Title

Influence of interfacial interactions on the properties of PVC/cellulosic fiber composites

Document Type

Article

Publication Date

1-1-1998

Abstract

The surface properties at the interface between thermoplastic and cellulosic fibers strongly influence the mechanical properties of plastic/cellulosic fiber composites. This paper examines the role of surface acid-base properties of plasticized PVC and cellulosic fibers on the mechanical properties of the composites. The acidbase surface characteristics of cellulosic fibers were modified by treating the fibers with γ-aminopropyltriethoxysilane (A-1100), dichlorodiethylsilane, phthalic anhydride, and maleated polypropylene. The empirical acid (KA) and base (KD) characteristics (i.e., electron donor/acceptor abilities) of untreated and treated fibers, as well as plasticized PVC, were determined using inverse gas chromatography (IGC) technique. These parameters were used to yield information on the acid-base pair interactions that were correlated with the tensile and notched Izod impact properties of the composites. Acid-base pair interactions have been found to be a valuable parameter in the design of surface modification strategies intended to optimize the tensile strength of the composites. By tailoring the acid-base characteristics of cellulosic fibers and plasticized PVC, a composite with equal tensile strength and greater modulus than unfilled PVC was developed. However, the acid-base factors did not correlate with tensile modulus, the elongation at break, and the notched Izod impact property of PVC/newsprint fiber composites. Aminosilane has been observed to a suitable adhesion promoter for PVC/wood composites improving significantly the tensile strength of the composites. Other treatments (dichlorodiethylsilane, phtalic anhydride, and maleated polypropylene) were found to be inef-fective, giving similar strengths compared to the composites with untreated cellulosic fibers. FTIR spectroscopy results suggested that aminosilane was effective because treated cellulosic fibers can react with PVC to form chemical bonds. The resulting bond between PVC and cellulosic fibers accounts for the effectiveness of aminosilane, when compared with other coupling agents.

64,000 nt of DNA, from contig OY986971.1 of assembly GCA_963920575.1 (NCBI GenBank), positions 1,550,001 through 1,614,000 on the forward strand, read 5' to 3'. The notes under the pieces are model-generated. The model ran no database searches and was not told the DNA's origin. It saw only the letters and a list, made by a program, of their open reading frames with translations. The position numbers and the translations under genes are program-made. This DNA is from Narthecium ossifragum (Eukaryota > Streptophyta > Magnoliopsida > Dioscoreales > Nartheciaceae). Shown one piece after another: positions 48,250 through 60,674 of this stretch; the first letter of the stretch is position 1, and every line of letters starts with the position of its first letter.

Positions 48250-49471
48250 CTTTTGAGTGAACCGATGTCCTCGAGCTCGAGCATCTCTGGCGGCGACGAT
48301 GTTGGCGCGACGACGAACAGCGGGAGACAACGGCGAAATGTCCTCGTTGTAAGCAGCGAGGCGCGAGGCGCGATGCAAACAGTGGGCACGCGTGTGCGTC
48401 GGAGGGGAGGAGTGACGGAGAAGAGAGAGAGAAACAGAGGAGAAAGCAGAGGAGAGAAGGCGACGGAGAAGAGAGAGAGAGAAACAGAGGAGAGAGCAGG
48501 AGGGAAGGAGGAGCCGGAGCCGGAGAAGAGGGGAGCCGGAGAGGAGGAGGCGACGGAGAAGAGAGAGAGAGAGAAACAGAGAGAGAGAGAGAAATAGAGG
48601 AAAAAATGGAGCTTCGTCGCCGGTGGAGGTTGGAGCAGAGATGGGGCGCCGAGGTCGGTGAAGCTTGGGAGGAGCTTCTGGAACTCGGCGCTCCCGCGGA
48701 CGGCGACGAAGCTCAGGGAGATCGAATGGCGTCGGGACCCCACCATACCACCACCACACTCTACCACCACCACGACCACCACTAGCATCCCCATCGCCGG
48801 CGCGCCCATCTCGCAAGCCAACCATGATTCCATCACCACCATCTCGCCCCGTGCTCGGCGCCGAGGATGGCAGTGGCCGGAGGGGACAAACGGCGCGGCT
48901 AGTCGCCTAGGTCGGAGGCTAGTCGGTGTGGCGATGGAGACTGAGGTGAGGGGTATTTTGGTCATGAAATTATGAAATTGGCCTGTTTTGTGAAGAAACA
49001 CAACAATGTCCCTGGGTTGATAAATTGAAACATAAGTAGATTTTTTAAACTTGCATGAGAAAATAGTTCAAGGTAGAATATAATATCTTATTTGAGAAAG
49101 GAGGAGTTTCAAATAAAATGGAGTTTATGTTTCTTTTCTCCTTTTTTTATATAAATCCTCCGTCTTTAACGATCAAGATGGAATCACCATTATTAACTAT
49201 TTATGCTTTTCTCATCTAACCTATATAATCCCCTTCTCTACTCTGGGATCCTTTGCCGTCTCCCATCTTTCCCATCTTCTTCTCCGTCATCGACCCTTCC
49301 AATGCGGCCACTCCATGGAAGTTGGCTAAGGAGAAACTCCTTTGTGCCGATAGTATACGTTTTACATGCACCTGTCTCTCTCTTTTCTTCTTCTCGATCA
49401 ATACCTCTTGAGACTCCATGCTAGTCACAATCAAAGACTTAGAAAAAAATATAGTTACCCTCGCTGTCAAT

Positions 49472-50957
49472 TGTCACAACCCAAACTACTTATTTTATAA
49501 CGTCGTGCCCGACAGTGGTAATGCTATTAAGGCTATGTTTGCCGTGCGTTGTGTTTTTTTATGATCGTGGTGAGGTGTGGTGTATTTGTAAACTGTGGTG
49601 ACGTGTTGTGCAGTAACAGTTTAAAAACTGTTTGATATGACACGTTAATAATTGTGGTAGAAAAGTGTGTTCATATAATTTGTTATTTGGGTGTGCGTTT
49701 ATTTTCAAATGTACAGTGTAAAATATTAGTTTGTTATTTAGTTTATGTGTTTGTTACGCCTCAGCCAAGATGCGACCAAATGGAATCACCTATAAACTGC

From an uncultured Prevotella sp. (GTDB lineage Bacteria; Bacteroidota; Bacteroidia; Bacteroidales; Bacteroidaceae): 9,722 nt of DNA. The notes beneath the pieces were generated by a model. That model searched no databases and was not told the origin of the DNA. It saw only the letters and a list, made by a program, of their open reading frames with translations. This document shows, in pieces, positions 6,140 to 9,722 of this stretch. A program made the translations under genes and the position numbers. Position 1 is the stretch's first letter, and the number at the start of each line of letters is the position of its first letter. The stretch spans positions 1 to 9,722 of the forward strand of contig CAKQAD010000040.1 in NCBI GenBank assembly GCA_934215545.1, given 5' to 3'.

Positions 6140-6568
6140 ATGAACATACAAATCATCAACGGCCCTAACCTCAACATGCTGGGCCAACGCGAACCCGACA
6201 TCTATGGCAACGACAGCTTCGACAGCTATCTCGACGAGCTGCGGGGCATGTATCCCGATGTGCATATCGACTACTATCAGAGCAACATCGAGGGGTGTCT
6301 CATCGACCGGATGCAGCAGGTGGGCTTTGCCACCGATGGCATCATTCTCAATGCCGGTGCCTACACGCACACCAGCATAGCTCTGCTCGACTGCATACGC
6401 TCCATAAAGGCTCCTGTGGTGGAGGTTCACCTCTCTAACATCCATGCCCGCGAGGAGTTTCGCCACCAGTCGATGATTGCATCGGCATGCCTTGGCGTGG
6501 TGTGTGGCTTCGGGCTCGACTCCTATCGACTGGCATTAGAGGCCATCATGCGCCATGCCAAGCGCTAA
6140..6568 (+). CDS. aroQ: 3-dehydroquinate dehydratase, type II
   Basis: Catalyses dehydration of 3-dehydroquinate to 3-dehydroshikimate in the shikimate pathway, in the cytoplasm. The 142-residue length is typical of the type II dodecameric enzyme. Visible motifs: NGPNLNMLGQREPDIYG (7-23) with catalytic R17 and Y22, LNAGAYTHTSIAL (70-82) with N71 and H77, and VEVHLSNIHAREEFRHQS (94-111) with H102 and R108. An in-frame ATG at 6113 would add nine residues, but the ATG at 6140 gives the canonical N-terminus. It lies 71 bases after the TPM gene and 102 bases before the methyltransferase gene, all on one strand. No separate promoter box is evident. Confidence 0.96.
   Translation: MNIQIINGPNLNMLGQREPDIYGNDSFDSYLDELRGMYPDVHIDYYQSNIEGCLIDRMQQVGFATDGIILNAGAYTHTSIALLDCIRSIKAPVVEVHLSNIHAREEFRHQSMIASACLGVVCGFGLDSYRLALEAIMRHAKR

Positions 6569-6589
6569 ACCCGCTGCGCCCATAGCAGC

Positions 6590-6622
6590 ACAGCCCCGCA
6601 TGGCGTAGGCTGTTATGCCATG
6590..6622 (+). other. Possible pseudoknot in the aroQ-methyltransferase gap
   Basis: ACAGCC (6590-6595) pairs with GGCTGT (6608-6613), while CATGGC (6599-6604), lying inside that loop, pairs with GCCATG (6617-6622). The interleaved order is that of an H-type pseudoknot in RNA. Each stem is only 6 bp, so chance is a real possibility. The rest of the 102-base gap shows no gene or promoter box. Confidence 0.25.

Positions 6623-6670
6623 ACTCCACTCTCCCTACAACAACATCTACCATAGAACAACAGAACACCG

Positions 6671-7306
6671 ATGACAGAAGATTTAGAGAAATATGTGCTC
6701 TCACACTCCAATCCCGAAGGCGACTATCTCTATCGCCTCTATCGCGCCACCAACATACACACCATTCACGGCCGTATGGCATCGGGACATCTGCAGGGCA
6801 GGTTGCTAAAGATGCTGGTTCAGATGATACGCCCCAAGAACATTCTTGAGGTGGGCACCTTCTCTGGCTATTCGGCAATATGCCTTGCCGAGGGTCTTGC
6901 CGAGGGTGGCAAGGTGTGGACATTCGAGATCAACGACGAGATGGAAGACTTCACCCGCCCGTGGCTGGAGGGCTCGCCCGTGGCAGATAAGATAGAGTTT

Publication Title

Polymer Composites

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